Basic rebuttal written by GPWayne

This rebuttal was updated by Kyle Pressler in September 2021 to replace broken links. The updates are a result of our call for help published in May 2021.

Last updated on 23 October 2016 by gpwayne. View Archives

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Argument Feedback

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Comments 126 to 132 out of 132:

  1. blaisct @125,

    Your URLs don't work but...

    I assume when you say @123 that "the psychometric chart in @106 shows the math" you mean that this Free Online Interactive Psychrometric Chart for HVAC engineers does the aritmentic. The "math" is your own. And I would suggest it includes questionable assumptions as well as error and is incomplete. Certainly the contradiction I posed @122 (that Costa et al [2007] showed increasing albedo rather than the required decreasing albedo yet still showed warming temperatures) remains unexplained.

  2. I don't know what went wrong but I tested these; Online psychrometric chart  and Tutorial

    Please except my assumption and online calculator results in the summary of the three conditions, they are only examples.
    Doing some further research on the clouds I found this site Cloud Ceiling Calc that had a correlation used by airplane pilots to predict cloud celling.

    Cloud ceiling (m) = (ground temp. – ground dew point)/2.6 *1000*0.3084
    The base case is virgin land with lots of trees and vegetation, and is simulated by adding water to the online psychrometric chart calculator. The water added (22% of total water) is typical of data for rain forest type land.
    I have added the cloud ceiling calculation to the summary to show that the LHAC cases increase the cloud ceiling no matter what the albedo is. The high albedo case is 20% higher albedo than the base case and much greater than your chart on W/m^2 vs time. The emphasis of the LHAC theory is that cities and cropland do not put as much water into the atmosphere as the orginal virgin land and this lack of water can reduce the cloud cover.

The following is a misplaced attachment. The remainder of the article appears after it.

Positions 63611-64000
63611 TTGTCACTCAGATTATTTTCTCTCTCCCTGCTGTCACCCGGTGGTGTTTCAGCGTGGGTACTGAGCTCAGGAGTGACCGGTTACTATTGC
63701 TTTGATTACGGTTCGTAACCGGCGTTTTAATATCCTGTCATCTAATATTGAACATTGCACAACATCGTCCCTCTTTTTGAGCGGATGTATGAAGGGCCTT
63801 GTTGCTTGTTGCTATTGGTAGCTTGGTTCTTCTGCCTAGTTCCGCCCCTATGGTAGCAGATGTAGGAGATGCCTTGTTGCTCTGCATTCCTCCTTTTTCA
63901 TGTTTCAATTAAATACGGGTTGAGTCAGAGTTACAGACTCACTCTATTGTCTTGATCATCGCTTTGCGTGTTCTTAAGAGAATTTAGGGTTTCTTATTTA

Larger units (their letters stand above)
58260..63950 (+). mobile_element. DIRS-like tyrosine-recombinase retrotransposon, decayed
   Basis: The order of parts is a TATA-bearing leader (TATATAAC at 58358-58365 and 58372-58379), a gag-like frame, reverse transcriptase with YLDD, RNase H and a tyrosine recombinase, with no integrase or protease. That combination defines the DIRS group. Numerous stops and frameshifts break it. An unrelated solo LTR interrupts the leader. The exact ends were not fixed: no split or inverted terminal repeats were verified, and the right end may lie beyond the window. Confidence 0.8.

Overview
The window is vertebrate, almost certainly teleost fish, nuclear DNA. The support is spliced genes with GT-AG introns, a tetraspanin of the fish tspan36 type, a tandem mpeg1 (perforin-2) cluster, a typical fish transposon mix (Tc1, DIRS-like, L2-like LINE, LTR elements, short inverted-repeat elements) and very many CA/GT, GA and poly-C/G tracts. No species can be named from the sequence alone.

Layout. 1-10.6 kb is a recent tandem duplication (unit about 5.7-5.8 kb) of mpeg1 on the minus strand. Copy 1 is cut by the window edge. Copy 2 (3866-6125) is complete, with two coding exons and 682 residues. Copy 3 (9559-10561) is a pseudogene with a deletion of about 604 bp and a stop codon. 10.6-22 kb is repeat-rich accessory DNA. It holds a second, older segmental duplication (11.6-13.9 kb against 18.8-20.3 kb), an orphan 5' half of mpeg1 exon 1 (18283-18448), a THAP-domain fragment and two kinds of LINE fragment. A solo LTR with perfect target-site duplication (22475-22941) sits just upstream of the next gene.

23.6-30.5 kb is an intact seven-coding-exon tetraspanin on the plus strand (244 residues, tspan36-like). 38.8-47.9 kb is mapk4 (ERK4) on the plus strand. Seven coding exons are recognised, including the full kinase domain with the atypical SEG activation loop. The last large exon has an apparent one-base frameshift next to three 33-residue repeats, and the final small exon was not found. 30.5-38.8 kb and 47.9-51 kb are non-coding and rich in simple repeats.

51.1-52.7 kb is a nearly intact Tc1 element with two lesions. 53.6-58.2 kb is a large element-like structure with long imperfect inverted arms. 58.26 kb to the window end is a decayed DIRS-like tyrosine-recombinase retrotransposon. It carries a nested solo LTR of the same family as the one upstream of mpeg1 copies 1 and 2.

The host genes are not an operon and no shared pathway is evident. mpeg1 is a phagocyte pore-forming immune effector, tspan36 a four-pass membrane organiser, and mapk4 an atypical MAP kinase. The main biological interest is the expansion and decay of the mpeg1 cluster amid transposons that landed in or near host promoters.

Summary of these cases:
    Base case: 29.2’C and 70% RH with 23.3 dew point calculating 701 m ceiling
    Low albedo: 33.4’C and 47% RH with 21.4 dew point calculating 1543 m ceiling
    High albedo: 31.5’C and 55.5% RH with 21.4 dew point calculating 1171 m ceiling
    Cloud ceiling and cloud cover should have a correlation.

     

  3. blaisct @127,

    I'm not sure this interchange is going anywhere. You are not noting the obvious errors in these numbers you are throwing around and if they were corrected I don't see any relevance to the climate change occuring, either globally or regionally.

    On the errors thing, do note that your numbers from the Free Online Interactive Psychrometric Chart are wrong. Consider simplifying the process you are trying to represent. This is not some reversable process so all that matters is the start & end points, not the route between.

    Thus if you choose to start at 25°C & RH=80%, you can add the SH from 16g/kg to 18g/kg (that is 11% increase not 22%) giving RH rising to 89.4% & Enthalpy increasing from 66kJ/kg to 71kJ/kg.
    Now if you add further energy through warming with SH fixed at 18kJ/kg, the enthalpy will rise and the RH will drop with that warming.
    So your Case 3 with an endpoint of 72.3kJ/kg gives a temperature increased from +25°C to +26.2°C & RH drops to 83.6%.
    Your Case 1 with an endpoint of 74kJ/kg gives a temperature increase to +28°C & RH dropping to 75.5%.
    And your Case 2 with reduced albedo giving additional warming to +9.7kJ/kg from the same start conditions yields an endpoint of +29.3°C & RH dropping to 69.7%.

    But these are just numbers. I don't see them relating to what we see of the real world climate change.